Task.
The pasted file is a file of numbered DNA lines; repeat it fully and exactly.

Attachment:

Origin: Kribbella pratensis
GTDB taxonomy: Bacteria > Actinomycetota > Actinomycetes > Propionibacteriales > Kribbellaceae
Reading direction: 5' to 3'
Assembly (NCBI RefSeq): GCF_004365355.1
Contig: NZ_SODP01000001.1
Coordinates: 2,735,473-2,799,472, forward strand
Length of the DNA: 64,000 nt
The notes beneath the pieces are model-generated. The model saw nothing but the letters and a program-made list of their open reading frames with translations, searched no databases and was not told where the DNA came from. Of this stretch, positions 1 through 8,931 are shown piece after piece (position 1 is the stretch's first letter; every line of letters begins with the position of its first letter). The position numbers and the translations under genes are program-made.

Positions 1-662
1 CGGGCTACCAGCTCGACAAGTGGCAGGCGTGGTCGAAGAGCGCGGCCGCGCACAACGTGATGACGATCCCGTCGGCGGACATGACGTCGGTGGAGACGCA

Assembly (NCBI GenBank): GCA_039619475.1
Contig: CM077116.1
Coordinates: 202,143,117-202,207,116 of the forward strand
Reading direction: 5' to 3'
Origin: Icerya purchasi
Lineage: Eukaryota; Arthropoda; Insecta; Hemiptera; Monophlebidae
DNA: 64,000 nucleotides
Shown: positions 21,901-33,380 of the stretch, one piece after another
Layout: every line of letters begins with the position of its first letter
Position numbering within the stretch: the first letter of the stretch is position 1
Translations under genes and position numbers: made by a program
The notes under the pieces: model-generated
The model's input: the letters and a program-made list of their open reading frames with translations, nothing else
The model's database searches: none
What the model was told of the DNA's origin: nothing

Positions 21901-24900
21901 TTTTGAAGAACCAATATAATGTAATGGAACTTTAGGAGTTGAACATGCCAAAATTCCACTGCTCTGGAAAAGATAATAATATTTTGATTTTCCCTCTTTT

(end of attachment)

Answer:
Origin: Kribbella pratensis
GTDB taxonomy: Bacteria > Actinomycetota > Actinomycetes > Propionibacteriales > Kribbellaceae
Reading direction: 5' to 3'
Assembly (NCBI RefSeq): GCF_004365355.1
Contig: NZ_SODP01000001.1
Coordinates: 2,735,473-2,799,472, forward strand
Length of the DNA: 64,000 nt
The notes beneath the pieces are model-generated. The model saw nothing but the letters and a program-made list of their open reading frames with translations, searched no databases and was not told where the DNA came from. Of this stretch, positions 1 through 8,931 are shown piece after piece (position 1 is the stretch's first letter; every line of letters begins with the position of its first letter). The position numbers and the translations under genes are program-made.

Positions 1-662
1 CGGGCTACCAGCTCGACAAGTGGCAGGCGTGGTCGAAGAGCGCGGCCGCGCACAACGTGATGACGATCCCGTCGGCGGACATGACGTCGGTGGAGACGCA

Assembly (NCBI GenBank): GCA_039619475.1
Contig: CM077116.1
Coordinates: 202,143,117-202,207,116 of the forward strand
Reading direction: 5' to 3'
Origin: Icerya purchasi
Lineage: Eukaryota; Arthropoda; Insecta; Hemiptera; Monophlebidae
DNA: 64,000 nucleotides
Shown: positions 21,901-33,380 of the stretch, one piece after another
Layout: every line of letters begins with the position of its first letter
Position numbering within the stretch: the first letter of the stretch is position 1
Translations under genes and position numbers: made by a program
The notes under the pieces: model-generated
The model's input: the letters and a program-made list of their open reading frames with translations, nothing else
The model's database searches: none
What the model was told of the DNA's origin: nothing

Positions 21901-24900
21901 TTTTGAAGAACCAATATAATGTAATGGAACTTTAGGAGTTGAACATGCCAAAATTCCACTGCTCTGGAAAAGATAATAATATTTTGATTTTCCCTCTTTT